That is not what our conscience says, though. We know when we are unloving because we feel unlovely. In Chapter 5 of G. K. Chesterson’s 1910 book What’s Wrong with the World, he states, “The Christian ideal has not been tried and found wanting; it has been found difficult and left untried.” Now, I used the term “self-righteousness” so I want to explain why I think that’s where the trouble begins. To be righteous is to be virtuous, morally right, decent, free from guilt or sin, and in compliance with divine law. Righteousness is the observance of ethical conduct in deference to the law to the point of being guiltless when judged by other and by God. When we are self-righteous, we are our own judge and jury; God and all others are left out of the assessment of our esteemed qualities of our conduct. By contrast, all earthlings are “as filthy rags,” while we are the finest of linens. We fall for the oldest lie in The Book: “… your eyes will be opened, and you will be like God, knowing good and evil.” LIAR! We were already like GOD! God is spirit, and those who worship him must worship in spirit and truth.This leads us to our second text for today. We are supposed to be united in spirit. Are we? Are we of the same mind, maintaining the same love, united in spirit, intent on one purpose? When we strive to be the winner in the “better-than-you” contest, we lose big-time! We give way to our pride – just like Adam and Eve – and we wall ourselves in and others out – often pushing God outside the gate, too. Consider this from C. S. Lewis in Mere Christianity: “Pride gets no pleasure out of having something, only out of having more of it than the next man… It is the comparison that makes you proud: the pleasure of being above the rest. Once the element of competition is gone, pride is gone.”

For what “prize” are we competing? Why, it is to be the first, the best, the most important, the holiest, the most belovéd disciple ever. OK, so maybe that is  a bit over the top, but contrast that with what Paul said: Be humble. Agree with each other. Agree with the Gospel. In humility accept others as being better than yourself. Remind you of anything or anyone? “The last shall be first and the first shall be last.” “Anyone who wants to be first must be the very last, and the servant of all.” Is that what we want? When we pray, do we present petitions or a To-Do list? When we are The Church, are we in the Body of Christ, or are we pushing our own agenda? Do we have the attitude of gratitude, of reconciliation, of equanimity? WWJD? If your friend, family member, or even your pastor humiliates you, shouldn’t you thank that person? Instead we become defensive and angry, or discouraged and depressed, or withdrawn and willful – the opposite of being united in spirit. We may not always be right, but God help the man who says we are wrong! Looser!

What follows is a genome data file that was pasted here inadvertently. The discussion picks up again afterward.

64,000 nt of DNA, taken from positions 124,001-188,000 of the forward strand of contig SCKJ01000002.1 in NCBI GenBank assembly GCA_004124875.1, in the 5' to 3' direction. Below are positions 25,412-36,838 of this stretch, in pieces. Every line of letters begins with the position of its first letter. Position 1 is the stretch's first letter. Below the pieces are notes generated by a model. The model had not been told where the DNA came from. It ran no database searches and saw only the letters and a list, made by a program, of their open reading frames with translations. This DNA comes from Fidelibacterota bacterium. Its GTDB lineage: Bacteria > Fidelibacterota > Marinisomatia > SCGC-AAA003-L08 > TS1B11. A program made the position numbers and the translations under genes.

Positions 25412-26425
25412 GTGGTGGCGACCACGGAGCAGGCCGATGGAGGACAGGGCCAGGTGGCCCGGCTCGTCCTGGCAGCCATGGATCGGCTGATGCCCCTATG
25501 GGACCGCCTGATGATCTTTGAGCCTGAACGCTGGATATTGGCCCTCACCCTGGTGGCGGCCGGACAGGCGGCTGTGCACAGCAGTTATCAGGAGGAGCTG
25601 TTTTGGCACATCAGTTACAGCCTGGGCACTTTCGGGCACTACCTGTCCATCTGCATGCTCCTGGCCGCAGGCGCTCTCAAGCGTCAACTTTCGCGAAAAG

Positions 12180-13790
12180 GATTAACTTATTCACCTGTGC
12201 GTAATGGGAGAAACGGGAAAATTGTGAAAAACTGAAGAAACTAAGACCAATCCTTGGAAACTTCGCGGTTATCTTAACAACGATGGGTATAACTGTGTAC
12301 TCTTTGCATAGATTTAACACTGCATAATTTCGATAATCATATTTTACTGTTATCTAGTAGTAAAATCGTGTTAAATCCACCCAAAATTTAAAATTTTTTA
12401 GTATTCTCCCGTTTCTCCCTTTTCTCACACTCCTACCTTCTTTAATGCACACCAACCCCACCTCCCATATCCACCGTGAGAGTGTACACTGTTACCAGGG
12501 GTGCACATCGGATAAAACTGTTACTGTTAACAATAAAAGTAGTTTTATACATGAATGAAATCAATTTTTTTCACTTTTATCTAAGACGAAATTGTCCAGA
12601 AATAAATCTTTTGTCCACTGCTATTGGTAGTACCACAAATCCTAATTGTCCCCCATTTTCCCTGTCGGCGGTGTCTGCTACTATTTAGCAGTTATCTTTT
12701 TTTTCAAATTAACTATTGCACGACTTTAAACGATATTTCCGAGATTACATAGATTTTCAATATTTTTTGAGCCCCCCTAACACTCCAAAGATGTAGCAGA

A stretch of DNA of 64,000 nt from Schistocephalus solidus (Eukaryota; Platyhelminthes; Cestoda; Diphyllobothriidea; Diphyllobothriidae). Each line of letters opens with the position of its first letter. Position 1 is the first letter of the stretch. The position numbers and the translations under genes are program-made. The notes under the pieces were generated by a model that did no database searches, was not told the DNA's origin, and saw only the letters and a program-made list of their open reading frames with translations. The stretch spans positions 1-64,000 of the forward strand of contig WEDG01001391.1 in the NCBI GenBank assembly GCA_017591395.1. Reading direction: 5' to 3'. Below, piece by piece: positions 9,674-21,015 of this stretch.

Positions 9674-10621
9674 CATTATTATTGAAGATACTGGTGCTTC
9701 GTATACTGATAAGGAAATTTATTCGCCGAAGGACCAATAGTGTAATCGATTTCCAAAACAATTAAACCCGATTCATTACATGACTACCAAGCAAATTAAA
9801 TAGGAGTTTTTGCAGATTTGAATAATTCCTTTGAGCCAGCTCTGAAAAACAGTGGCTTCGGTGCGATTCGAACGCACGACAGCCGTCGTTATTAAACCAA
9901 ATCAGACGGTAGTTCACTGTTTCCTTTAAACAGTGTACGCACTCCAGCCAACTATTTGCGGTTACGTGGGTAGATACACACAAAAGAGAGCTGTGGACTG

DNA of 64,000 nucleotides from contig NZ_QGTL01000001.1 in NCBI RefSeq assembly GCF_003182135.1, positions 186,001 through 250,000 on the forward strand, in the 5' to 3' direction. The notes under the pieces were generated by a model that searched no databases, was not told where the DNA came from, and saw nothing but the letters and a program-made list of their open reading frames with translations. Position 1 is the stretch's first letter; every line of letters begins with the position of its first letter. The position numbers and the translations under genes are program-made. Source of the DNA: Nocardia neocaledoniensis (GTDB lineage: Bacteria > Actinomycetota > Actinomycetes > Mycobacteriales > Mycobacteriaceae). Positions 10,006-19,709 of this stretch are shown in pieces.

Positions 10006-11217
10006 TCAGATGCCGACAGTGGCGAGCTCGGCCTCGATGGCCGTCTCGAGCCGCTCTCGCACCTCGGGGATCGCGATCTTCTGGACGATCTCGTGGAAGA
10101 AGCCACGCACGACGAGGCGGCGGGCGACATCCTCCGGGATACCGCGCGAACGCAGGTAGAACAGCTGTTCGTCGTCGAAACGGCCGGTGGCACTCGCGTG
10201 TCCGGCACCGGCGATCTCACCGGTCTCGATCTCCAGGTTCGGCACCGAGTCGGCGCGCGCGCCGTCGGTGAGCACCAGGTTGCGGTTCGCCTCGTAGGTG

It’s not a contest where some win and some lose. It is a war where righteousness wins and self-righteousness suffers the defeat with the unrighteous. We must repent of our unrighteousness. How can we possibly do that? Simple; we cannot. No human can accomplish this. “With man it is impossible, but with God all things are possible.” We know we are sinners, and we know it’s important to repent; but do we really? When we repent, isn’t it often just a wee-bit of self-deprecation rooted in self-righteousness in a blatant attempt to be excused rather than forgiven? After all, there are certainly worse sinners in this world, some of them right in this church/parish/congregation/neighborhood/room. That is why we need any [and every] encouragement in Christ. We cannot do this on our own, but with him, in him, and through him all things are possible.

Repent, sinner. The End of the World is at hand. You have been bought with a price, and your end is the grasp of the grave. But if there is any consolation of love, it is in loving one another as Christ commanded. Can’t do it? Keep trying. Me, too.

For truly it is sung:

Blessed be the tie that binds
Our hearts in Christian love;
The fellowship of kindred minds
Is like to that above. AAAAAA-MENNNNNN.

Whatever, whenever, wherever, whoever, however, if ever, forever — at your service, Beloved.

chick heartexplosion


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About Chick Todd

American Roman Catholic reared as a "Baptiterian" in Denver Colorado.